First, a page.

This is the latest in a long line of acquisitions by EG Group. Per 9fin’s Credit QuickTake, the firm has bought up:

Cumberland Farms in the US in Oct-19 for consideration of $2,058m; 71 Fastrac sites in the US in Jul-19 for €240m; 69 Certified Oil sites in the US for €146m in Aug-19; 537 Fuelco stores in Australia in Apr-19 for consideration of €1,072m; and 145 KFC outlets across UK & Ireland in Mar-20 for consideration of €154m.

Buyside sources were happy with this highly acquisitive expansion, however, and are confident in a market recovery for EG’s fuel business after a rough 2020 – “so this is a good time to buy in” – but side-eye EG Group’s reported leverage. 

EG Group puts its net senior leverage at around 5.5x and net total leverage at about 6.0x post-transaction, notably lower than the 2020 adjusted leverage of 7.1x Moody’s recorded at the end of 2020. EG Group has delayed releasing audited financial results, stating that KPMG – which replaced Deloitte in October 2020 – needed more time given the business’s scale. This led to it going down the private placement route for the bond component of the financing. 

The deal is hot on the heels of Asda’s leviathan £3.75bn debt package backing its purchase by the Issa Brothers and PE firm TDR Capital. Those with access to documentation can contact loans@9fin.com for a copy of our Loan Legal QuickTake.

Ahlstrom-Munksjo: €1bn in Take Private Paper

Finnish speciality paper maker Ahlstrom-Munksjo kicked off March with a €1bn take private loan. A €550m 2028 TLB and $547m 2028 TLB (B2/B, Moody’s/S&P) are both guided at E/L+400-425 bps, with 99.5 OID and 0% floor and 99 OID and 0.75% floor respectively. The euro tranche has bullet repayment while the USD tranche amortises by 1% per annum.

“It’s a good one to get your teeth into after some pretty underwhelming stuff in past weeks,” said one buysider, highlighting the firm’s geographical diversity across Europe and the Americas as a selling point. Moody’s puts adjusted leverage high at 6x, with €60 million of unrestricted cash boosted by €325 million of undrawn revolving credit facility at deal closure. As noted above, it is expected to issue €650m in seven-year non-call three secured bonds. 

The firm clocked in €323m adjusted EBITDA with a 12% EBITDA margin in 2020, according to S&P.

Bain Capital, Ahlstrom Invest and Viknum made a public tender offer for all shares in Ahlstrom-Munksjo in September 2020 for an EV of around €2.1bn. The group now owns over 90% of the company, with Bain Capital’s share at around 55% and Ahlstrom Invest at 40%.

The Restaurant Group Chops Covenants on £500m Refi Feast

Wagamama-owner, The Restaurant Group (TRG), is joining the refi fun for a total of £500m in a deal that loosens covenants. The new funds – a £380m five-year TLB and £120m four-year super senior revolver – will bolster liquidity after the group burned £5.5m a month during the UK’s lockdown.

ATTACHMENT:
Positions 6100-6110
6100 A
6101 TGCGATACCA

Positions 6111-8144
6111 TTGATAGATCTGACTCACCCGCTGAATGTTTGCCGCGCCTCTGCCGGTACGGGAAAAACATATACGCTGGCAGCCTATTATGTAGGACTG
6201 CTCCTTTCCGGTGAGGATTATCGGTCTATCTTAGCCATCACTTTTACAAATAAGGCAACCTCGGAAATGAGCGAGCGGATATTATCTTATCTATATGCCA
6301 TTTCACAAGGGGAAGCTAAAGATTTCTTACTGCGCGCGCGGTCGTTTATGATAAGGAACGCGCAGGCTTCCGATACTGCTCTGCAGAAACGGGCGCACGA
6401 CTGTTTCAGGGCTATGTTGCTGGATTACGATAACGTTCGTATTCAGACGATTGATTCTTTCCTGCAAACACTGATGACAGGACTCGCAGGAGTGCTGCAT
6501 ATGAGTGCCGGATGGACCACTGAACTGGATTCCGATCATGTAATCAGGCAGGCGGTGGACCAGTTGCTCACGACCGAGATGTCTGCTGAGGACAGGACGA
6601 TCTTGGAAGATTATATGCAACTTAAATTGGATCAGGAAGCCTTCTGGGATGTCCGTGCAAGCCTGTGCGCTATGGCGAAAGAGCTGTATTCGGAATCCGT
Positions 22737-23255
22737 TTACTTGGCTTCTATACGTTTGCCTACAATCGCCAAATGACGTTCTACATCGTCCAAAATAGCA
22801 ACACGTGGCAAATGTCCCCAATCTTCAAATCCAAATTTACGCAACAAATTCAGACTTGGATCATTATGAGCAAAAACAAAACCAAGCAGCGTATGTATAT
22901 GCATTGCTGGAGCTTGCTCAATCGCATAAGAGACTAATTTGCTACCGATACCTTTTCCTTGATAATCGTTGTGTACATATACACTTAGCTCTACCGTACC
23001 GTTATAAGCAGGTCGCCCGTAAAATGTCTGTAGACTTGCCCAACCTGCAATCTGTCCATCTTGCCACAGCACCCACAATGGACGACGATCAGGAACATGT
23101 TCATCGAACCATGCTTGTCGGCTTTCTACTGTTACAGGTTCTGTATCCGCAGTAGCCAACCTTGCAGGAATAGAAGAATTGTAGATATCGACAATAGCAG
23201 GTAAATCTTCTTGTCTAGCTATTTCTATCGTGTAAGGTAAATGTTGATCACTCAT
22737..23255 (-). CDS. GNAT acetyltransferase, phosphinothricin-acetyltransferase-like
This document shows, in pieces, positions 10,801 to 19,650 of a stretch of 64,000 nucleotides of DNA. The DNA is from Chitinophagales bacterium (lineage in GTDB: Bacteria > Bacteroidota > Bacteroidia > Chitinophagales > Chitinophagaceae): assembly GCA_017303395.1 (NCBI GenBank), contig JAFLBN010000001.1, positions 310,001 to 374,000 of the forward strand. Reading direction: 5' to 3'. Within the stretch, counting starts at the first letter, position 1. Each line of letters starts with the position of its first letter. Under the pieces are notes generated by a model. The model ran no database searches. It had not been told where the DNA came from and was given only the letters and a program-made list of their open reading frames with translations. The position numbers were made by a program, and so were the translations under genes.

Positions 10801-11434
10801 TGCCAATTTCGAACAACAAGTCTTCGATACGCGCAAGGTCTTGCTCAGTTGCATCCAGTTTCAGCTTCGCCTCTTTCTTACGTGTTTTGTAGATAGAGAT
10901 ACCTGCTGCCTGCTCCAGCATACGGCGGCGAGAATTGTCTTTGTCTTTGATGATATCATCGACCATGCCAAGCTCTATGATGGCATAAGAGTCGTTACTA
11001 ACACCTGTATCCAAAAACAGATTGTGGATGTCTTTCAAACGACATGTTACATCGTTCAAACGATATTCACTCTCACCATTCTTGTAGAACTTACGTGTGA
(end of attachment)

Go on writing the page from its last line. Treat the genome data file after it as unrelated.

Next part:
Both fundings boast leverage margin ratchets, with an initial weighted average cost of debt of 7% sliding to 6% if leverage is below 2.0x. TRG’s minimum liquidity covenant is also being cut by £10m to £40m until June 2022, at which point a leverage covenant takes over. From the period ending December 31, 2022, net leverage-based covenant testing at a 5x threshold will kick in, dropping every six-months to 4x by the end of 2023.

The funds will repay all TRG’s existing debt facilities, including: £50m from the UK government’s Coronavirus Large Business Interruption Loan Scheme; a £160m revolver; and Wagamama’s £35m super senior revolver, along with its 2022 notes.

BME Group, Ahlsell affix margin ratchets

Netherlands-based building materials firm BME Group is another company working margin ratchets into its €228m add-on and €920m repricing (B2/B, Moody’s/S&P). The €228m 2026 add-on is guided to pay E+425-450 bps at a 99.75 OID, with the €920m amendment seeking to reprice this level from E+500 bps. It currently pays 475bps but it will step up after first quarter compliance certificate reporting. After the repricing, the loans, which in part push a dividend recap for sponsor Blackstone, will include the following ratchets:

  • If leverage is below 4.0x: 375-400 bps

  • If leverage is between 4.0x-4.5x: 400-425 bps

  • If leverage exceeds 4.5x: 425-450 bps

Swedish construction business Ahlsell, meanwhile, went green for its margin ratchet. Like peer Stark Group, Ahlsell’s margins will increase or decrease 7.5 bps depending on the firm’s annual greenhouse gas emissions. Pricing on this ESG-linked €1.558bn 2026 TLB repricing and €250m add-on is at E+350 bps at par from initial talk of E+350-375 bps. Original pricing on the loan was E+425 bps.

Any savings will be reinvested in sustainability investments. This type of ESG ratchet – tied to a measurable KPI and funnelled back into improving the company’s environmental performance – has previously wooed investors, who are often sceptical of ESG ratchets.